Fadi Ghanayem, Managing Director for Saudi Arabia and Caucasus, Central Asia, Iran and Mongolia (CCAIM) at French diagnostics firm BioMérieux discusses the remarkable growth he has witnessed in Saudi Arabia thanks to the government's push to improve healthcare and prevention in recent years.  In addition, he outlines the opportunities that stand to arise as these initiatives evolve and mature by 2030 and Saudi continues to embrace innovations such as the company's newer and faster diagnostics tests and the solutions it is developing to manage and consolidate data.



During the last five years, the world has faced significant challenges, particularly with the global COVID-19 pandemic. How has bioMérieux contributed to the fight against infectious diseases during this time?

Over the past five years, our company has played a pivotal role in combating infectious diseases, especially amid the COVID-19 pandemic. We have developed a range of diagnostic solutions tailored to identifying and addressing COVID-19 specifically. These tools have not only facilitated accurate diagnosis of COVID-19 but have also aided healthcare professionals in managing associated complications and other infectious diseases. Our commitment to innovation and global health has been central to our efforts in combating COVID-19 and other infectious diseases.


Do you feel that diagnostics as an industry and as a healthcare solution is more valued by healthcare stakeholders today?

Diagnostics plays a crucial role in patient care pathways, guiding healthcare professionals to prescribe the most appropriate treatments. It has become increasingly recognized as a critical component in patient management, from initial complaints to seeking healthcare and beyond. Moreover, diagnostics not only ensures accurate treatment but also contributes to broader healthcare goals. For instance, early and accurate diagnosis can lead to reduced antibiotic usage, mitigating antimicrobial resistance, which is a significant global threat. By emphasizing proper antibiotic usage, diagnostics contributes to combating antimicrobial resistance, thereby addressing a silent pandemic.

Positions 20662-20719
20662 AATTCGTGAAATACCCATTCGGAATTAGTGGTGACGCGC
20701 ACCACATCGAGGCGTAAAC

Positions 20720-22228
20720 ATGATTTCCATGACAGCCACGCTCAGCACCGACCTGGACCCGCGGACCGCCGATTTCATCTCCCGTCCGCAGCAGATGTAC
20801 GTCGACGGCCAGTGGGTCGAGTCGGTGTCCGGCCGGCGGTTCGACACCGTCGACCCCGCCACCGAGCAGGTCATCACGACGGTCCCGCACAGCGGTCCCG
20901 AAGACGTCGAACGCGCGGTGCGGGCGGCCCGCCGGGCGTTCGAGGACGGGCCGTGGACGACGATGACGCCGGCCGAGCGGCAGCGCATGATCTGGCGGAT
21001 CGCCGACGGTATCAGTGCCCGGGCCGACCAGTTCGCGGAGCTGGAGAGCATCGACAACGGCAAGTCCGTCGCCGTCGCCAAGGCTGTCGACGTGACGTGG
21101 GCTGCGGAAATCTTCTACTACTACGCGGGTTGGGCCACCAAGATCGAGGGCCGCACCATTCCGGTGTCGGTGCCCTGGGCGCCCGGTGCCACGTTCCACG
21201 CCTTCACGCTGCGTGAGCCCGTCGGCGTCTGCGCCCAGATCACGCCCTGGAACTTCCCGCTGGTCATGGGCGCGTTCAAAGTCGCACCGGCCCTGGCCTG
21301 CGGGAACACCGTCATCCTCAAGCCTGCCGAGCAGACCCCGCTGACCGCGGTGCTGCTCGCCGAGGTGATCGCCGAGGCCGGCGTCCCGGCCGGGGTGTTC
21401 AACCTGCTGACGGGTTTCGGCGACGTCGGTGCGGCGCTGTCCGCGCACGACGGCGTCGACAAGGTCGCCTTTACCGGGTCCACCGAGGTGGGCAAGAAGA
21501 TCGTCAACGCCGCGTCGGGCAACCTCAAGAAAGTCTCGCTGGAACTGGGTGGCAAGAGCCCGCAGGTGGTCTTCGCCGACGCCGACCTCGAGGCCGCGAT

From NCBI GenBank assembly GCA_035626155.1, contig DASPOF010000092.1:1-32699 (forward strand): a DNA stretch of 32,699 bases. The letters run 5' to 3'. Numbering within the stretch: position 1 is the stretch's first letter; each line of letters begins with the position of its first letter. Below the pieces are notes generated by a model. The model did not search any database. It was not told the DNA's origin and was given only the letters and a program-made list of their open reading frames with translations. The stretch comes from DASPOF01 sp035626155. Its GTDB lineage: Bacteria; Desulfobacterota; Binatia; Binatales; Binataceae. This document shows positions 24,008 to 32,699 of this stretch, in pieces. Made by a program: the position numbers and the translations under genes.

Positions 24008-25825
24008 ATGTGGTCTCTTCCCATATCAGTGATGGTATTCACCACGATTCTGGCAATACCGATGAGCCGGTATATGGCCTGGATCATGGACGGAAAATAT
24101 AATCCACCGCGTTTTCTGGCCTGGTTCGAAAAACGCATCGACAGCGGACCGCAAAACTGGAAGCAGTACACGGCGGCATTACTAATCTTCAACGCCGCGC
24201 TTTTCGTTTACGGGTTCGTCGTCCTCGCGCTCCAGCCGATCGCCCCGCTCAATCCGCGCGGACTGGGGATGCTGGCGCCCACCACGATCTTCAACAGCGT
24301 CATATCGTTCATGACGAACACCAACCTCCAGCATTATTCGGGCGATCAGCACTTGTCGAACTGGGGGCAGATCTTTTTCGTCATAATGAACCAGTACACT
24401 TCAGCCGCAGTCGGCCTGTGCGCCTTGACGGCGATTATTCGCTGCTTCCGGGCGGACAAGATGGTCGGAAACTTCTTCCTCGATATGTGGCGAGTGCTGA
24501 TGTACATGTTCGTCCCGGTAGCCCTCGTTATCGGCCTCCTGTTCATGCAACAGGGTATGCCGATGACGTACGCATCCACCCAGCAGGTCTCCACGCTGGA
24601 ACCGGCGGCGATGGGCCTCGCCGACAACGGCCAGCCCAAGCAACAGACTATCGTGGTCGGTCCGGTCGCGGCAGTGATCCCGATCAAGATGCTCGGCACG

Although the company’s annual report shows a slight decline in overall profits, there was an increase in sales, notably by 8.5 percent in the EMEA region, which includes your area. Could you elaborate on performance, specifically in Saudi Arabia?

In Saudi Arabia, we have witnessed remarkable growth, closely tied to the country’s rapid transformation across various sectors, notably healthcare. The government’s focus on well-being and initiatives to enhance healthcare standards have spurred significant developments. This includes expanding healthcare infrastructure, increasing hospital capacities, and establishing specialized centers, all aimed at improving healthcare accessibility and quality. Consequently, this transformation has created abundant opportunities, not only for diagnostic companies but also for healthcare manufacturers. There has been a notable emphasis on specialized areas such as cancer treatment and diagnostics, particularly highlighted during the COVID-19 crisis. As a result, the entire healthcare market has experienced growth, reflected both in size and quality, with opportunities for various players to thrive.


What opportunities are being created for companies like yours by the Saudi government’s emphasis on preventive healthcare?

Having worked in this sector for 25 years, I have witnessed a longstanding government priority on public health and preventive measures. However, there has been a need for these initiatives to evolve and mature, moving towards greater independence and efficiency. By 2030, the plan is for these clusters within the Ministry of Health to operate autonomously, allowing them to maximize efficiency and resource utilization. With a renewed focus on public health and preventive medicine, we anticipate significant opportunities in this space, aligning with the broader mission of improving public health outcomes.


How do you define innovation within the diagnostics space, and what emerging technologies or formats are currently spearheading change?